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“The Hmong people of South Asia have a word for depression which translates directly to ‘loss of soul’. They believe that depression is caused by your soul bitterly leaving your body, and that you have to get it back.”

Medical diagnoses are just words to me. I relate better to metaphorical expressions that speak directly to the raw experience itself: coming undone, crumbling, sinking into nothing etc. This is how I’ve been feeling of late. Vacant and floating through life like a ghost. Alive yet lifeless. While my journals reveal the frequency of such difficult days, this post celebrates that I still made it through the year.

2016 had some major similarities to 2015: moving to a new city, starting a new job, making a new circle of friends. But where 2015 was comparable to fumbling through the dark, I had a much better idea of what I was looking for this time around. We live and we learn. I couldn’t be happier with the foundation I’ve laid here in Melbourne. I’ve met many wonderful people, picked up new hobbies, and found interesting places to spend my time. Best of all, I’ve got the breathing space to take my time. That’s time to get to know myself better; make sense of my anxieties and reflect on what’s been weighing me down.

Working in mental health, I  hear a lot of stories — some with definitely better endings than others. I know how important it is to make yourself a priority and to admit if you’re more than a few steps down struggle street. Of course, knowing and doing can be polar opposites. But not anymore — I’m going back to therapy.

I was seeing someone in both Brisbane and Sydney. But I guess — in Melbourne, with work and all — I found it too exhausting to pay the same attention to my own needs. I sought to escape where I could, but the wiser parts of me know that quick fills only leave some holes deeper. Just like getting fit, working on your mental health takes real work. Especially when you’ve gone so far down one particular road of thinking.  The prospect of turning around can seem just as daunting as continuing ahead — but we must. The better stories I hear speak of ‘the light at the end of the tunnel’.

It means there’s hope. Sunlight definitely helps. But I believe ‘the light’  is better comprehended by envisioning the things that ‘make your soul smile’. Another abstract thought, but you get what I mean. I once read that flowers and plants instinctively turn towards the light; I think as people we can be just as intuitive when we allow ourselves to be. I believe we are all capable of flourishing — surprising ourselves more than others.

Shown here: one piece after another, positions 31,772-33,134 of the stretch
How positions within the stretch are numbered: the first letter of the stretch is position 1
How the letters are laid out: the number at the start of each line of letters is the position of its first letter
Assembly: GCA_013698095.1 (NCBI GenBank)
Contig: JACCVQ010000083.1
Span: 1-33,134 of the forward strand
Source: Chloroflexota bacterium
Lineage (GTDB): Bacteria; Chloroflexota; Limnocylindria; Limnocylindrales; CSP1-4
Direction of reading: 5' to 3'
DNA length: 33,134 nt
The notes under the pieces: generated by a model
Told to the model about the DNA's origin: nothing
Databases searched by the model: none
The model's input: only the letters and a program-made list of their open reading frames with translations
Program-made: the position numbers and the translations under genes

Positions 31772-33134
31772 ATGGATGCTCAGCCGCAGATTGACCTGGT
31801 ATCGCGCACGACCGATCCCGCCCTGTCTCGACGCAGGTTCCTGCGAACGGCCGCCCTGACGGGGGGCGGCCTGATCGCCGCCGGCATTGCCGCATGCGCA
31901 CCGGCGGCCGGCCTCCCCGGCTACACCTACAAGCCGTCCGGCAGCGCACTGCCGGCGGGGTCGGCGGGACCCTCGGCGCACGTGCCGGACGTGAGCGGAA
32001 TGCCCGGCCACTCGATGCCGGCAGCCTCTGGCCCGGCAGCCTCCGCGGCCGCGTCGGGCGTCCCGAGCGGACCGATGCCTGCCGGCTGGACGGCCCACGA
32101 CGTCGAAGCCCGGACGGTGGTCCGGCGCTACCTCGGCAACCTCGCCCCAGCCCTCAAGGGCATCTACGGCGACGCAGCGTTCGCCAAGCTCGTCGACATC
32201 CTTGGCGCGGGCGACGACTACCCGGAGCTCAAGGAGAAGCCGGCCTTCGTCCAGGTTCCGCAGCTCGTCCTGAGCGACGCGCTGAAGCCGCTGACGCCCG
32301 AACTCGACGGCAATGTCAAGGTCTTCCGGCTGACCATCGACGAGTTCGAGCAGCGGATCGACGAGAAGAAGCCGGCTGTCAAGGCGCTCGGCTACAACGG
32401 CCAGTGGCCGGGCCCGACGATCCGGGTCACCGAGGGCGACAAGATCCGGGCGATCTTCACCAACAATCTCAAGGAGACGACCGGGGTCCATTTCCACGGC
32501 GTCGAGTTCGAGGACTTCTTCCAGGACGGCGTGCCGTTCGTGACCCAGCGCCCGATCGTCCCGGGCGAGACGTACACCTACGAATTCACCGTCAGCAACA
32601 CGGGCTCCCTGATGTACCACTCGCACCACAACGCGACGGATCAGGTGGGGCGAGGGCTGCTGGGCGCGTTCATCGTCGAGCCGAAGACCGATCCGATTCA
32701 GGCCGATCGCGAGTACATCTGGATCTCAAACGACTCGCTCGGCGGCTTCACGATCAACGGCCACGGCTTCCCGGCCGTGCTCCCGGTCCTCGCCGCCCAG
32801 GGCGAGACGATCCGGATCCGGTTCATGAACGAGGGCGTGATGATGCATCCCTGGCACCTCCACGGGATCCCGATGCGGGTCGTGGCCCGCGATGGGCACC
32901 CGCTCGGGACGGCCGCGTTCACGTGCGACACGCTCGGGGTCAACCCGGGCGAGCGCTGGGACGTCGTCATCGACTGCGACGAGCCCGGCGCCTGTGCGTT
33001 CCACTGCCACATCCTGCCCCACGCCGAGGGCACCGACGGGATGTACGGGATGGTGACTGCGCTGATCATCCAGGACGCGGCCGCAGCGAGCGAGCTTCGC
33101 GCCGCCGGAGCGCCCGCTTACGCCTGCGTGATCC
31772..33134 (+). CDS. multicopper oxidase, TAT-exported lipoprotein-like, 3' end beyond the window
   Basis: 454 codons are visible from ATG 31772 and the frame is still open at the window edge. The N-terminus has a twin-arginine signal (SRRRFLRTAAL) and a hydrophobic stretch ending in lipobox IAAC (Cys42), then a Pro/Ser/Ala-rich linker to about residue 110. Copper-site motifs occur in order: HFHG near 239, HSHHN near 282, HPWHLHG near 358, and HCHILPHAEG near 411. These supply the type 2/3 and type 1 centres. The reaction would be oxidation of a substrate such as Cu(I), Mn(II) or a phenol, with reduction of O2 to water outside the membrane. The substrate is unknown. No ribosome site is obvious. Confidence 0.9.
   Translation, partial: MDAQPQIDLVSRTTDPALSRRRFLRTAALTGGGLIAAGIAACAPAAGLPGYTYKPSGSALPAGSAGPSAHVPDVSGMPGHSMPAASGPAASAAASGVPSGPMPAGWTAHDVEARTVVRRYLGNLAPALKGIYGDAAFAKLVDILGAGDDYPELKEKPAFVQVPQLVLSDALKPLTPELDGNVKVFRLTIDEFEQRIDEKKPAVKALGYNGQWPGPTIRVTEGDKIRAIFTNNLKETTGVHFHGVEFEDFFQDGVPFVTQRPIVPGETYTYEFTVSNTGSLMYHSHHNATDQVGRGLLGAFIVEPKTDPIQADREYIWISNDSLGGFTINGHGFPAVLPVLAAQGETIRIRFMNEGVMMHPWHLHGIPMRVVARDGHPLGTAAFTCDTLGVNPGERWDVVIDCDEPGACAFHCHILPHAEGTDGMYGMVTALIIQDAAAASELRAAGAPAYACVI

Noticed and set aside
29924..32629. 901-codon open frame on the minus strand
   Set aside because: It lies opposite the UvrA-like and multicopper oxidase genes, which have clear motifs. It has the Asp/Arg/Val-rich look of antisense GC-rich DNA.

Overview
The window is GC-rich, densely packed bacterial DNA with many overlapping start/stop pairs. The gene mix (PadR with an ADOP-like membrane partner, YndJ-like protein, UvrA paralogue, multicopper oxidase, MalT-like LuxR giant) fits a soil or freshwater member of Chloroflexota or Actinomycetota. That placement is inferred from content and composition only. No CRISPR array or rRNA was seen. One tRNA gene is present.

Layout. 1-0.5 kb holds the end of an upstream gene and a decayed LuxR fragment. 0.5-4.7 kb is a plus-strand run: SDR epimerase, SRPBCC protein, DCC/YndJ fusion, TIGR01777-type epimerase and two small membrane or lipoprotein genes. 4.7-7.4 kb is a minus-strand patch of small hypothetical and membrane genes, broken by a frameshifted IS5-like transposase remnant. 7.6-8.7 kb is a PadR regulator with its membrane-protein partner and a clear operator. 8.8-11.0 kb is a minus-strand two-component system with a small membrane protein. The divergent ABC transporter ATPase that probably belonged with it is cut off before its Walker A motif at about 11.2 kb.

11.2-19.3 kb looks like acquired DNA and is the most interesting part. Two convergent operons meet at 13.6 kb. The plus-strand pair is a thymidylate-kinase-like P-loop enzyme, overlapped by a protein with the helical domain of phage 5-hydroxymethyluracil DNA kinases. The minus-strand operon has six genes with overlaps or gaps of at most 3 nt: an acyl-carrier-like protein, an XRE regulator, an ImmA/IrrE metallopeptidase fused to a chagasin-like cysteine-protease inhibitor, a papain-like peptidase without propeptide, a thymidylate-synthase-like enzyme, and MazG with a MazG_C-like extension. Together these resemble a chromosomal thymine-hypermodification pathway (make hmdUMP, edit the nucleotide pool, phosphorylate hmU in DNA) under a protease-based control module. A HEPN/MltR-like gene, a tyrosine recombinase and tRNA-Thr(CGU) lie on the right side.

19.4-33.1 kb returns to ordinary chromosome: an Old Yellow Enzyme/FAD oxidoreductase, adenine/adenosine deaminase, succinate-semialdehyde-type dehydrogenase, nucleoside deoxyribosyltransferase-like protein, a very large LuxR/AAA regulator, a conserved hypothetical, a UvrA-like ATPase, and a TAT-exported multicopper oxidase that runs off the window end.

My optimism was definitely easier upheld during my younger ages — I’ll be honest about that. Nearing 30, I’m now coming to terms with certain darker realities of life: that there are many ways for one’s heart to break, that failing and falling are all part of the journey, and that fairness definitely doesn’t exist — even if you’re a ‘good person’. I’ll be honest again; it all fucking terrifies me. But we shouldn’t feel disappointed in ourselves or shy away from the peaks in the distance that entice our spirt for adventure. (That’s another metaphor, but I’m legit doing Everest basecamp trek next year!)

‘Everything is more beautiful because we are doomed. You will never be more lovelier than you are now. We will never be here again.’  – Homer

A change of perspective always helps — be it from reading, talking, therapy … or just getting away for a while. I’m back in Sydney at the moment. I’m writing this from a balcony in Coogee, gazing over the ocean as the clouds roll in. In the same spot tomorrow, the sun will rise. It always does.

I’m going to end this year by remembering how far I’ve come, the people that care about me, and the great things ahead. 

Take care for now.

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